I told them that Linda and I met when we were both twelve years old and that we began dating when we had just turned seventeen. We were married when we were nineteen and had been married for forty-four years now.
“Well,” he said, looking around the limo, “it looks like you did pretty well.”
“We’ve been fortunate.” I responded, “but it wasn’t always like this.” “And believe me,” Linda added,” there were lots of bumps in the road.”
Laura told us that she had been seeing someone for almost a year now, but she still wasn’t sure he was the one she wanted to spend the rest of her life with. “He was very caring when my father died last month,” she said, “but when I told him I was going to Las Vegas to be with my mom over Christmas, he decided to stay in California and celebrate the holiday with his family. I’m really disappointed that he won’t be with me in Las Vegas. He knows how much my mom really needs me this year.”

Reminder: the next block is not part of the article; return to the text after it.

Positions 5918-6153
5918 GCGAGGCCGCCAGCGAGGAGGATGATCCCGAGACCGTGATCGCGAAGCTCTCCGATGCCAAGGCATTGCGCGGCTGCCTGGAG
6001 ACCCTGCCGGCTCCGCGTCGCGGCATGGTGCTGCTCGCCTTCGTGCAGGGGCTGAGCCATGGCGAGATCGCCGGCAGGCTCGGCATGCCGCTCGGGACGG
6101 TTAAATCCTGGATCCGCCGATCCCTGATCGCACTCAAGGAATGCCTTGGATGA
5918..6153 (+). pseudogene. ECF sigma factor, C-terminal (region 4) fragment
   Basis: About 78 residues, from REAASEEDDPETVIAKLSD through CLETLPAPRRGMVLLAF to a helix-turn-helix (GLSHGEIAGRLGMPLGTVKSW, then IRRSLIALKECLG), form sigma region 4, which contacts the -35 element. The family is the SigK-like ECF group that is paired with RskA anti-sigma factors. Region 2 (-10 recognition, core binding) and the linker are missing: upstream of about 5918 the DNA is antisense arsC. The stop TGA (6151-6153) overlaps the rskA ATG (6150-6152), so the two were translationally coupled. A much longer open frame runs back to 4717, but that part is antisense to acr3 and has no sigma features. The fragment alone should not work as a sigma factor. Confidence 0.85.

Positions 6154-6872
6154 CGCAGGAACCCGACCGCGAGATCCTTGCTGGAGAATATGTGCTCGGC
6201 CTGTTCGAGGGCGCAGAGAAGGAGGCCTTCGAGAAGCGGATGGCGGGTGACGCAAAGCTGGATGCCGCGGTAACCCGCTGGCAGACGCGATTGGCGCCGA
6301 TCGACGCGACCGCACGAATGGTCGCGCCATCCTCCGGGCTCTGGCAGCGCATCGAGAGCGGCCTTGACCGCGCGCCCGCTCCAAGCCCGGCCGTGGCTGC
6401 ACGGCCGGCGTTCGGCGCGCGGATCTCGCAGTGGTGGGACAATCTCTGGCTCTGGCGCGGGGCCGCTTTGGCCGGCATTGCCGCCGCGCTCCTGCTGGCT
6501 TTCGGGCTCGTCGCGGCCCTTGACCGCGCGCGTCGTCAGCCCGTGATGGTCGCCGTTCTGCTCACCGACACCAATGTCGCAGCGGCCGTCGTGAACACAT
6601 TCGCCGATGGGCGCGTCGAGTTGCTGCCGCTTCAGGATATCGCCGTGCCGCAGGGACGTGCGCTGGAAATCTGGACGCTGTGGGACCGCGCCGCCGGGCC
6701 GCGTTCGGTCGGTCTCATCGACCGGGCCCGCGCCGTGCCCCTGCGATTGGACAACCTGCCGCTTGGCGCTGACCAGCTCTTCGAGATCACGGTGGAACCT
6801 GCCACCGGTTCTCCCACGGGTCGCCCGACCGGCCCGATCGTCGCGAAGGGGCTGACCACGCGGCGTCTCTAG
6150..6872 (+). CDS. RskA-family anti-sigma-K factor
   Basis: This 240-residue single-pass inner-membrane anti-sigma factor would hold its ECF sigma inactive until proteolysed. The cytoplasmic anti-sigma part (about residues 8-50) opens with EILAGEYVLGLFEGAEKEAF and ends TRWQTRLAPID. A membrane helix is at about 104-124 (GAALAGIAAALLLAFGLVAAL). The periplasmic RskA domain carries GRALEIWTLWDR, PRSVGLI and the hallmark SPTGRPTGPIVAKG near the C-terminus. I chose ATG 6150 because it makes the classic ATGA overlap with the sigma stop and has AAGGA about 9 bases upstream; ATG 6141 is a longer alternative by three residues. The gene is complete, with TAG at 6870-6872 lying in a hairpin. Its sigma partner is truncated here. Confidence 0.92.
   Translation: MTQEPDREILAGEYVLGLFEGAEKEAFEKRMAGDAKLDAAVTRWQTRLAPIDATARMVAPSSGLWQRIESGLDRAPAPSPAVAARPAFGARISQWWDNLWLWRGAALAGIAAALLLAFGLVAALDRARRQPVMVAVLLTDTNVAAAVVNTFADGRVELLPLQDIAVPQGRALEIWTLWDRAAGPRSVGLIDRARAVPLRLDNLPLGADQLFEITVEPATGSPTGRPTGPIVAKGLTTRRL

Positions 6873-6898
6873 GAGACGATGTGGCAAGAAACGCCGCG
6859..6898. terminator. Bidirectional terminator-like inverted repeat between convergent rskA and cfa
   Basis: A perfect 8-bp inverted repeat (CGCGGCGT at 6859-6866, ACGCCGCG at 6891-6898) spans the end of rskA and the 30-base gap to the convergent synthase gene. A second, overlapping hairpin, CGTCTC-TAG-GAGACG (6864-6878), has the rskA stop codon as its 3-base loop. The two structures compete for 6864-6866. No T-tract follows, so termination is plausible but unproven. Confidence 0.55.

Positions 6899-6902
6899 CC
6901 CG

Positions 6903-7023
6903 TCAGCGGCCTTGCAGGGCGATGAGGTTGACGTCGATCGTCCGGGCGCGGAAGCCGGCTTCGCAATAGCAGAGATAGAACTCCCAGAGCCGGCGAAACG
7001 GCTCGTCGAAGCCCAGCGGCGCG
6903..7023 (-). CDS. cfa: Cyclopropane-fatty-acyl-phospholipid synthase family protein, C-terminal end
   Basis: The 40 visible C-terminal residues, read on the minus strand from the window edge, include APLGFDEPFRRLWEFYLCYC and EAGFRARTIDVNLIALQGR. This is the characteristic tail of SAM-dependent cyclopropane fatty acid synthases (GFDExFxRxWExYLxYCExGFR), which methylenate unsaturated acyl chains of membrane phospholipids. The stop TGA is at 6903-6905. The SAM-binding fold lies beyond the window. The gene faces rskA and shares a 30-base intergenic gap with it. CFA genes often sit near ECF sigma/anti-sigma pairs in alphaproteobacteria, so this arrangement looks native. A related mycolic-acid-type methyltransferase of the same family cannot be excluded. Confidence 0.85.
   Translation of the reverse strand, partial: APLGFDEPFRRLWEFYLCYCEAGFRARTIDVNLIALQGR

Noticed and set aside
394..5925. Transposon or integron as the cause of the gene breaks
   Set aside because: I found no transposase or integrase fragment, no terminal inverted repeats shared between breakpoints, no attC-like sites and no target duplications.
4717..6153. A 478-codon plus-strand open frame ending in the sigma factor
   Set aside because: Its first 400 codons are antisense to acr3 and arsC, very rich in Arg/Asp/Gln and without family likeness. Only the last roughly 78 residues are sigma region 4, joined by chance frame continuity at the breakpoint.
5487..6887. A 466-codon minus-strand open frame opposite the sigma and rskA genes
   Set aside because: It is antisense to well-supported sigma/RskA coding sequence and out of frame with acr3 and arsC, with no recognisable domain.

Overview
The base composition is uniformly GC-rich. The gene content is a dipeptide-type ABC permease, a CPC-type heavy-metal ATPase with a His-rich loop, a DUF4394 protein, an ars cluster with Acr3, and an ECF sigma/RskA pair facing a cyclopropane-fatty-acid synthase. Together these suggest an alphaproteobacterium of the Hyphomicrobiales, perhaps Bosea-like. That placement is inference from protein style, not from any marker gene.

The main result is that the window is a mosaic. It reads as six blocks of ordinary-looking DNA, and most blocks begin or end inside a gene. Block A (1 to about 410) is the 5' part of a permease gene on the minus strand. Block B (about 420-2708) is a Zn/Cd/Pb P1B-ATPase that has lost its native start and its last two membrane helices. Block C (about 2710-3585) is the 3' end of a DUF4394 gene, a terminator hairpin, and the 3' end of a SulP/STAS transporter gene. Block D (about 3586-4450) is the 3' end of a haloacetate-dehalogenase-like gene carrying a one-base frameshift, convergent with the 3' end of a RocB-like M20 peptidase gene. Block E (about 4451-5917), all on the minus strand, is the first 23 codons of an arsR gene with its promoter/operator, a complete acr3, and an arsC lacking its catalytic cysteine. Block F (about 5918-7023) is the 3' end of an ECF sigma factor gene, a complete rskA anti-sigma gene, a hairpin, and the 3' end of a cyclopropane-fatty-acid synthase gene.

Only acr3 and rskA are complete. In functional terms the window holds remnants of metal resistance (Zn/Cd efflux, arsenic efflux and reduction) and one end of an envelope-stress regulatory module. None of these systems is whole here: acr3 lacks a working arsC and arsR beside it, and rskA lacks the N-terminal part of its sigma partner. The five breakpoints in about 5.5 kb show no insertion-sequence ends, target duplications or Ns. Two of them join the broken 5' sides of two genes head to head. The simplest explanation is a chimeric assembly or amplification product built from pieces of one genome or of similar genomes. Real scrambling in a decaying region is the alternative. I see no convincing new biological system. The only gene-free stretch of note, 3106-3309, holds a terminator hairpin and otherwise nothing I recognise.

We spent the next few hours learning a lot about each other and the more we shared about our lives, the closer we began to feel. And before long we each realized that we had all made new friends for life.
When we entered the Las Vegas city limits, I opened the bottle of champagne, and we toasted the spirits that had brought us together on this one special evening.
We arrived at the Las Vegas airport at 11:30pm, just in time for Darren to make his connection, then we took Laura to her Mom’s.
On the way to our own home, Linda and I both felt that our evening had truly been surreal, and that we had just been part of something very, very special.
The magic of that Christmas Eve, along with the memory of strangers who needed each other, found each other, and embarked on a journey of love together, will always be with us.